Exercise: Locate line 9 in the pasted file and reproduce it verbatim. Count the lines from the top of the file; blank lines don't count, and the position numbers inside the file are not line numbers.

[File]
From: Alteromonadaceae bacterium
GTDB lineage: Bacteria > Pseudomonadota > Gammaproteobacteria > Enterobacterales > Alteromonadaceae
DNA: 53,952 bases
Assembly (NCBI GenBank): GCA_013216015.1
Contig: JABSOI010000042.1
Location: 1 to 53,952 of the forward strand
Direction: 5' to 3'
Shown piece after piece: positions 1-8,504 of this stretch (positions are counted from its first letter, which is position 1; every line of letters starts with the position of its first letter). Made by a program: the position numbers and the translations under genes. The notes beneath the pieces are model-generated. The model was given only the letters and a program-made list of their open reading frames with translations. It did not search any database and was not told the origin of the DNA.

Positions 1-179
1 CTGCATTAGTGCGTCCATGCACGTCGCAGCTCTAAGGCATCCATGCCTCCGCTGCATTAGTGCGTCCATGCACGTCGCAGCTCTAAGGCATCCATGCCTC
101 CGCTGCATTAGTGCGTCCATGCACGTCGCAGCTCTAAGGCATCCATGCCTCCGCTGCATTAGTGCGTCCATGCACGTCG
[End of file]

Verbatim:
Positions 1-179